By contrast, the northern emirates have not enjoyed a concentrated and growing expatriate consumer base for their power market in the recent past. Rather, with the notable exception of Sharjah, the relatively small, mostly local and more widely dispersed population of the northern emirates has meant that power generation has come by way of smaller plants, often diesel-generated, leading to significantly higher costs of production. As a result, the development and management of power and water generation facilities has been delegated by the federal government of the UAE to the Federal Electric and Water Authority (FEWA).
Nonetheless, rapid population growth and ambitious industrial and commercial development plans in the northern emirates have required a rethinking of FEWA's approach to new power project development. Although it was speculated that the Abu Dhabi Water and Electricity Authority (ADWEA) would take over power generation activities in the northern emirates and that the Abu Dhabi Transmission and Distribution Company would administer the grid, what has in fact occurred is an opening of the market to private developers. Currently, plans are underway for an IWPP in Fujairah and an IPP in Ras Al Khaimah.
The fact that the Fujairah IWPP is being put to tender by ADWEA would seem to indicate that there has been a significant change of heart with respect to private power development, as there had been persistent fear among the northern emirates that the pursuit of private investment in their power sector would not sit well with Abu Dhabi. The project involves the acquisition of the existing 662 megawatt and 100-million-gallon-a-day plant and a 250 megawatt expansion of generating capacity. Early reports indicate that at least five major international developers will pre-qualify as bidders for the right to develop the project.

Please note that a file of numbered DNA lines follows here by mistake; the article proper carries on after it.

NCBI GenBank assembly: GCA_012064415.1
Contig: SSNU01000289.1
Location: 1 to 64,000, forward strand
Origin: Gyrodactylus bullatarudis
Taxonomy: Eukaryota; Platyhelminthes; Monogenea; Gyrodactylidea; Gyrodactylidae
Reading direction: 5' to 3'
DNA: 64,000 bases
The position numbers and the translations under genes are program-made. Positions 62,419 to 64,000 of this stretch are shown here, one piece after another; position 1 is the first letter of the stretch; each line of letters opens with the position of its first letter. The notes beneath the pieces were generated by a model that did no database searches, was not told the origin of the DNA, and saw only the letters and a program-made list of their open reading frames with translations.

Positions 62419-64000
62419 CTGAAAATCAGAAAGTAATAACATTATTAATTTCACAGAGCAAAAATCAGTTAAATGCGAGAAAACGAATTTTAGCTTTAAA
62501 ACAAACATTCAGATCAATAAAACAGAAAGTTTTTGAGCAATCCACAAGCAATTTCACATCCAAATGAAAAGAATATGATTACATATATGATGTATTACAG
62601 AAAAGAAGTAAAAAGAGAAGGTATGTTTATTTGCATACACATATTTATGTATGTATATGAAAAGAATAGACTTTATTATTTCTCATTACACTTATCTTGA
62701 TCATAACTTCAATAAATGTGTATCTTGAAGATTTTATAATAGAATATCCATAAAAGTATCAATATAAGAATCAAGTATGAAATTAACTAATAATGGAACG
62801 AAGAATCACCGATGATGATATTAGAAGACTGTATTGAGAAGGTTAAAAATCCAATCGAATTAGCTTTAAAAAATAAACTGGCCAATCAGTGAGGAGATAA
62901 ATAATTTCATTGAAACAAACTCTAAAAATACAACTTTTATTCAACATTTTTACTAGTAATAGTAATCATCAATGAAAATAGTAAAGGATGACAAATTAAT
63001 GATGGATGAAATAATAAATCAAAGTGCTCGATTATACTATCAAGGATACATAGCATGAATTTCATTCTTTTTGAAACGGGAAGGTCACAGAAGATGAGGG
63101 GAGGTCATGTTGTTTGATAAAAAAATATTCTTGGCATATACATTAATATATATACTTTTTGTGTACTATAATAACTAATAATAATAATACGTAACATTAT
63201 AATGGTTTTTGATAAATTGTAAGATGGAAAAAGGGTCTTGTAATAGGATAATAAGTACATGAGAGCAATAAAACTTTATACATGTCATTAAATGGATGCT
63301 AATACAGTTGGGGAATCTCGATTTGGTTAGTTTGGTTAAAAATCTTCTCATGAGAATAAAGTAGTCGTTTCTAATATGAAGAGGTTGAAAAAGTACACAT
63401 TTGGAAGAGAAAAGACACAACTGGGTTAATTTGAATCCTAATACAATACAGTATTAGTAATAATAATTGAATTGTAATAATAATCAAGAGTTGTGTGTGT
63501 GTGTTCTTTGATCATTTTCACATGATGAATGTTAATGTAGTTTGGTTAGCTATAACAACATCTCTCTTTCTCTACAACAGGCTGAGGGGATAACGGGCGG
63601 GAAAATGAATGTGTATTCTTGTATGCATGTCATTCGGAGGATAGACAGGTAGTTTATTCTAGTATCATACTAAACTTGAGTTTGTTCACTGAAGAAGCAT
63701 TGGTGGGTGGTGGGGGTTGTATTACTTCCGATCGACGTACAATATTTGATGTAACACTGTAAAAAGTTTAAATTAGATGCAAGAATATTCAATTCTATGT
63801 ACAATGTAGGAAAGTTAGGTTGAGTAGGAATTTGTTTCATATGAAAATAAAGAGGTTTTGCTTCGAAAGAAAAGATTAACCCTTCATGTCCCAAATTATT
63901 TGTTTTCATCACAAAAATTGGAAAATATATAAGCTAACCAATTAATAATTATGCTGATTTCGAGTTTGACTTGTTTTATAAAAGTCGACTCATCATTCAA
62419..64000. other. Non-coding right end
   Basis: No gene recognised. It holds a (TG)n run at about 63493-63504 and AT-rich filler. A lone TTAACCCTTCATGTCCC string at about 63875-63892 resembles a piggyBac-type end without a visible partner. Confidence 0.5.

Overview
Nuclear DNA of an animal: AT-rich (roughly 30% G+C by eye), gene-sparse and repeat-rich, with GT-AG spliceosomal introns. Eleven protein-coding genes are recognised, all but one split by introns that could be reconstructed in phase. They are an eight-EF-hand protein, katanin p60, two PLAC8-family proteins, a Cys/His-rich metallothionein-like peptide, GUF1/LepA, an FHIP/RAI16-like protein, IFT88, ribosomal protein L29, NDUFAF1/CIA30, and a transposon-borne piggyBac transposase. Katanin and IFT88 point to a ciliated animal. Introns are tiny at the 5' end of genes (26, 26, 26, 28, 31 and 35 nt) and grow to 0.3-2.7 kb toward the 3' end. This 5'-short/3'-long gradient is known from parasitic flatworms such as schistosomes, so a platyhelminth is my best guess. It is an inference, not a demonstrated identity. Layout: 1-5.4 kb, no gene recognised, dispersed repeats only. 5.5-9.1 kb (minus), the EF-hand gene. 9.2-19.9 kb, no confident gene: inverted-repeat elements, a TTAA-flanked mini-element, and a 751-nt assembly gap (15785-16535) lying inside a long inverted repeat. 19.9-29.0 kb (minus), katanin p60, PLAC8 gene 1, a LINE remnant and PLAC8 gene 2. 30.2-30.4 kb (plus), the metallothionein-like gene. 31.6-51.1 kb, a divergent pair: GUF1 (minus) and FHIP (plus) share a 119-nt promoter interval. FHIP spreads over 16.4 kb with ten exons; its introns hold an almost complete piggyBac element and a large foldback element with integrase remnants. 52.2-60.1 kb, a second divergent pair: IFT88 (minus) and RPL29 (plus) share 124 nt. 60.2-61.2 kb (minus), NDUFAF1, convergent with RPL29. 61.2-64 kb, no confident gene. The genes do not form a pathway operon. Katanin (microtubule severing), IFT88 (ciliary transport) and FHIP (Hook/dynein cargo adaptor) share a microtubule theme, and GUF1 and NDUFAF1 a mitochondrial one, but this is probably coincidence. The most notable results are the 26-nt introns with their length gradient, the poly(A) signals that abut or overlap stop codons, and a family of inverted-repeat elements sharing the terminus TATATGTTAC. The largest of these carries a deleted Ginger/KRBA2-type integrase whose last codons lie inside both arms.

The IPP in Ras Al Khaimah on the other hand will be a 129 megawatt inside-the-fence plant developed by Al Hamra Power, a joint venture between RAK Ceramics and RAK Properties, and will provide power and chilled water to four industrial clients in that emirate, as well as to a privately developed residential community.
Private investment in the power sector of the northern emirates will benefit significantly from the desire of these emirates to spur industrial growth and stimulate private investment. Ras Al Khaimah, in particular, has been extremely aggressive in its drive to modernise and grow, and it has focused wisely on customer service, which includes streamlining bureaucratic and administrative processes. For example, the modernisation of the land registry through computerisation of the records and digital mapping using global positioning system coordinates has allowed for relatively simple recording of the real property security interests of the project's lenders.
Despite these new developments, the IPP/IWPP model is not necessarily the shape of things to come for all future power and water projects in the northern emirates. Underscoring this fact are the recent indications that the long-planned 1,300 megawatt cogeneration facility in the emirate of Ajman, which will be developed by FEWA on an EPC basis, is moving forward. Nonetheless, it appears that creativity and forward thinking will continue to guide the approach of the northern emirates towards meeting their future power needs, and that private developers will play a key role in the development of new power generation capacity.
Patrick Campos is an associate in the Dubai office of Baker Botts